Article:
737.7a±0.4

0.690

FCR

1.7a±0.03

1.7a±0.03

1.7a±0.02

1.7a±0.01

0.393

5th week

LBW (g)

1700b±3.9

1712b±4.5

1729a±5.3

1680c±7.3

0.000

WG (g)

531a±6.7

540a±10.2

541a±4.8

537a±6.2

0.767

FI (g)

1009.1a±1.2

1010.8a±1.9

1009.2a±1.8

1003.1b±1.3

0.024

FCR

1.9a±0.02

1.9a±.03

1.9a±0.01

1.9a±0.02

0.745

LBW, live body weight; WG, weight gain; FI, feed intake; FCR, feed conversion ratio. Group A, 500FT/kg feed; Group B, 1000FTU/kg feed; Group C, 1500FTU/kg feed; Group D, Control. Data was presented as Mean± S.E.M. Different superscripts a-b represent significant difference between the groups in a rows at P<0.05.

 

Table III.- Effect of supplementation of different doses of phytase on relative body and organ weights in broilers.

Parameters

Group A

Group B

Group C

Group D

P - value

LBW

1754.4a±61.3

1776.3a±55.0

1834.5a±20.7

1745.6a±72.4

0.676

Liver

45b±2.8

44.8b±2.01

52.1a±1.6

48.6ab±1.9

0.066

Heart

9.1ab±1.2

7.3b±0.5

9.8a±0.5

8.8ab±0.4

0.161

Spleen

2.1a±0.1

2.1a±0.2

2.6a±0.9

1.5a±0.1

0.518

EPT Int. Wt

48.9b±3.06

44.7b±1.7

58.8a±3.1

57.1a±3

0.003

Empty Provnentri culus Wt

6.4a±0.4

7.4a±0.6

7.6a±0.5

6.3a±0.2

0.069

Empty Gizzard Wt

28.6a±1.5

25.3a±0.6

28a±2.01

24.9a±0.9

0.159

Intestinal lenght

63.9b±1.5

68.9a±1.5

72.1a±0.7

71.5a±0.8

0.000

Group A, 500FT/kg feed; Group B, 1000FTU/kg feed; Group C, 1500FTU/kg feed; Group D, Control. Data was presented as Mean± S.E.M. Different superscriptsa-b represent significant difference between the groups in a rows at P<0.05.

 

Discussion

Supplementation of phytase enzyme has become an effective tool to bring improvements in the bioavailability of phosphorus present in feed stuffs and also to minimize the environmental pollution of phosphorus which animals excrete to the environment. Soybean meal (Glycine max) acts as a major food item for humans and animals because of its high beneficial health and nutritional values. It is an important dietary source of protein, fat, vitamins, minerals and fiber. Soybean also is a source of many other valuable biologically active compounds such as phyto estrogens which has potentially high benefits for the health of human beings (Messina, 1999). Apart from this, there are other compounds which are present in soybean like phytate (anti nutritional factor) and inhibitors of trypsin that can act as negative nutritional factors and produces hindrance in protein digestibility and these chelated with other essential nutritional elements including Ca, Fe, and Zn hence reducing their availability in gut (Liener, 1994; Hurrell, 2003).

Phytases are the phosphor hydrolytic enzymes that are capable to start the stepwise removal of phosphate from the phytate. Due to soyabean high protein quality it is extensively used as protein supplement in poultry feeds (Stahl et al., 2003; Lei et al., 1993; Boling et al., 2000). Different techniques and strategies have been employed to bring useful improvements in its nutritional value which normally includes mixing with corn, and supplementing it with limiting amino acids (Liu et al., 1997), supplementing with some enzymes or treating with some organic acids (Ravindram and Kornegay, 1993). Supplementations of exogenous phytases and carbohydrases increases the dietary utilization of all essential nutrients inside the body which on other way would be lost to the animals and wasted to environment.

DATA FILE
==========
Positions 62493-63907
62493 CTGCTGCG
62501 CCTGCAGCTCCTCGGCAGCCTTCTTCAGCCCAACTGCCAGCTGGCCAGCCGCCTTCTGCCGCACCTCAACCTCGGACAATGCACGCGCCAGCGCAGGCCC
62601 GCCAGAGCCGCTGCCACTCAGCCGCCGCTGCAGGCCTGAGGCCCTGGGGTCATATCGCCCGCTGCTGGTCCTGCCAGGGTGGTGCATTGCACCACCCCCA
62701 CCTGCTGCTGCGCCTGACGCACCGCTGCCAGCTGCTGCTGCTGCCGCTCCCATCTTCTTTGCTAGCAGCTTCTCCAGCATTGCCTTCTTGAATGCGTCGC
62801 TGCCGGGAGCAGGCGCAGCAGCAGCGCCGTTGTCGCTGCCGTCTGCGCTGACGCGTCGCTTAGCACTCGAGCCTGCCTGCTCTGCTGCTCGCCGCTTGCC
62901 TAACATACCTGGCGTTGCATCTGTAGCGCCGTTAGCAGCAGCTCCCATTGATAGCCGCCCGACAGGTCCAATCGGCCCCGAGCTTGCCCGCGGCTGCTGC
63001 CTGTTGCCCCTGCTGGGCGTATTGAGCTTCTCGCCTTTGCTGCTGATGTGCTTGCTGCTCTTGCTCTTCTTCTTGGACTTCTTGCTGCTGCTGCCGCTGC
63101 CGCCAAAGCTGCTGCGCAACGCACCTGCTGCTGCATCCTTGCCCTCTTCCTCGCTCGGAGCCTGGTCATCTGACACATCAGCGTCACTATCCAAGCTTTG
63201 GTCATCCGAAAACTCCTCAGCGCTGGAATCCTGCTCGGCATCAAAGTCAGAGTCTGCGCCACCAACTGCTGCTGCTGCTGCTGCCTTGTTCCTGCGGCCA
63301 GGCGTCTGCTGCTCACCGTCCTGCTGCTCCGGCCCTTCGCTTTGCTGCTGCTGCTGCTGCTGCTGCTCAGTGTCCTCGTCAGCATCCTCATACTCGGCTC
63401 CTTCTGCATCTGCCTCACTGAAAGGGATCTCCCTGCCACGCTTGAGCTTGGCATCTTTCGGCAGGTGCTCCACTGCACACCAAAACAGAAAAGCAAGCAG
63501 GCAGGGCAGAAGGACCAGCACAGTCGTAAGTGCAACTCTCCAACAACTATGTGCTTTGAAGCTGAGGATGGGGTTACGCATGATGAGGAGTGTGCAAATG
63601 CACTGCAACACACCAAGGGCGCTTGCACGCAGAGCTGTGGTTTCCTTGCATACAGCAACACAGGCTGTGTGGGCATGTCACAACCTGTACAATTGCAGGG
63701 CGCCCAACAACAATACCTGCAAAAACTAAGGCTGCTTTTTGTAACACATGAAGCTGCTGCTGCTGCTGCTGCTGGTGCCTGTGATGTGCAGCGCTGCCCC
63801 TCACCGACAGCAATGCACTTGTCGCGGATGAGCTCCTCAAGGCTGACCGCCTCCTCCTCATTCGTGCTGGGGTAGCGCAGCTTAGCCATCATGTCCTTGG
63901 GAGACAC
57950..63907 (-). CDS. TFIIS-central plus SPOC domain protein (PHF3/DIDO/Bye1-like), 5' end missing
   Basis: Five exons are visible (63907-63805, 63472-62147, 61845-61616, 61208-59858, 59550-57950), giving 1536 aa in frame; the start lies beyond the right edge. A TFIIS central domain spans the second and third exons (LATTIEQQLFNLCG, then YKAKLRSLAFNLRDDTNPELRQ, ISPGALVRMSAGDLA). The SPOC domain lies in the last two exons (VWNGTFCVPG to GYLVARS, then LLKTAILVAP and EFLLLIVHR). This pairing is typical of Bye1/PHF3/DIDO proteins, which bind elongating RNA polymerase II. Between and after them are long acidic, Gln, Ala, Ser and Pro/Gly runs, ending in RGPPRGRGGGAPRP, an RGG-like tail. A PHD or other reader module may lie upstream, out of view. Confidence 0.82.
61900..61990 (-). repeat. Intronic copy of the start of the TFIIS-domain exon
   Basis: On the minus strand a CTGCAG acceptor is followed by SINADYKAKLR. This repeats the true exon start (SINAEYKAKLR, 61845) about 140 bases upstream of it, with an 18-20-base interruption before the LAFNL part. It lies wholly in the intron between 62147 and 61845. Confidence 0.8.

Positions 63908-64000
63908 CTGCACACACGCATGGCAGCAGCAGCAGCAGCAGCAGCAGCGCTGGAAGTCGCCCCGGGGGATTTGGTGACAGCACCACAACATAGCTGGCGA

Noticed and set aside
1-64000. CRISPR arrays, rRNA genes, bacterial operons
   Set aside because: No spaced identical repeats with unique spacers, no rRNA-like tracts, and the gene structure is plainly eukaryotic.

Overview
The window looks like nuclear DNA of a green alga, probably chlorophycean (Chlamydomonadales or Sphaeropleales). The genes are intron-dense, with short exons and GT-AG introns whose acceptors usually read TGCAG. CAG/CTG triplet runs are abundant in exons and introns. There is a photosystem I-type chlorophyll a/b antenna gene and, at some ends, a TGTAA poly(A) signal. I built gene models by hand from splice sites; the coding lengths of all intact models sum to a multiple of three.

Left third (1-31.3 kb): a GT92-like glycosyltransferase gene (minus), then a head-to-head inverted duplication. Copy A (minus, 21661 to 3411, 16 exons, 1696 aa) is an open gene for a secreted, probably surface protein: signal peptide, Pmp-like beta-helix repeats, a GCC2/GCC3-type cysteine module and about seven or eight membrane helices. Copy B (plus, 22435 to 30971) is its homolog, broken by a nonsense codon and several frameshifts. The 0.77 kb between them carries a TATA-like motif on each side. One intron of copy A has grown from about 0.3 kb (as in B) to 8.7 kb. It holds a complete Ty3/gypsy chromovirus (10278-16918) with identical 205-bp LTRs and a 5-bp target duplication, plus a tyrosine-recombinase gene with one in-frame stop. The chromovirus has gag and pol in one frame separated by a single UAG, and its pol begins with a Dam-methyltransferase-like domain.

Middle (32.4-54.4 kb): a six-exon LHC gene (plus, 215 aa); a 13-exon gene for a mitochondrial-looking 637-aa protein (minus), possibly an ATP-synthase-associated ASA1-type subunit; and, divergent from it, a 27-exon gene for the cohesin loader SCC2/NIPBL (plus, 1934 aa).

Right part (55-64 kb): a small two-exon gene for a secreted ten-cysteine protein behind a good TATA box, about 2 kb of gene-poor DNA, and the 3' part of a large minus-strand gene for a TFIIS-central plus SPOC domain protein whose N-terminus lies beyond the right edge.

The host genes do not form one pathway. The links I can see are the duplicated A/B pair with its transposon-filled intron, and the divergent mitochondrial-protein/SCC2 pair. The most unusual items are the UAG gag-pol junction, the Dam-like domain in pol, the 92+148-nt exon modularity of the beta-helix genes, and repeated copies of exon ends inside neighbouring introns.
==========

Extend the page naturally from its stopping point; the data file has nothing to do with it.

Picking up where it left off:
Furthermore, it is also well documented that benefits of phytase action are not restricted only to Ca and phosphorus release, but also include a better absorption of trace minerals also.

The results of our study revealed significantly higher differences (P < 0.05) in FCR, live body weight and no overall significant differences in, weight gain and feed consumption in experimental groups treated by phytase enzyme compared to the control group. In our study gradually increase in the body weight gain was observed in all groups but significantly no difference (P < 0.05) in the body weight gain of broilers was observed among control and phytase supplemented groups and feed conversion ratio was significant (P < 0.05) in phytase supplemented groups as compared to control. Similar findings were observed by Narasimha et al. (2013) and they reported that the body weight gain in broiler chickens fed with BD supplemented with NSP enzymes, synbiotics and phytase was significantly (P < 0.01) higher. Supplementation of NSP enzymes, synbiotics and phytase alone or in combination had significant effect on feed intake. Feed conversion ratio (1.86), which improved (P < 0.05) in comparison to basal diet (BD) (2.06) and standard diet (SD) (2.02), respectively. The cost of feeding was lower (P < 0.01) in BD. Addition of these feed additives to BD did not increase the feeding cost and was comparable to unsupplemented ones and lower (P < 0.01) than SD.

In our study the effect of supplementation of phytase on relative weights and lengths of visceral organs were observed. The results revealed that dietary supplementation of phytase have significant (P < 0.05) effect on the weight and length of empty small intestine in treatment groups when compared to control. There are no significant effects on relative weights of spleen, liver; heart, gizzard, and proventriculus were observed in treated groups when compared to control.

 

Statement of conflict of interest

Authors have declared no conflict of interest.

 

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Pakistan Journal of Zoology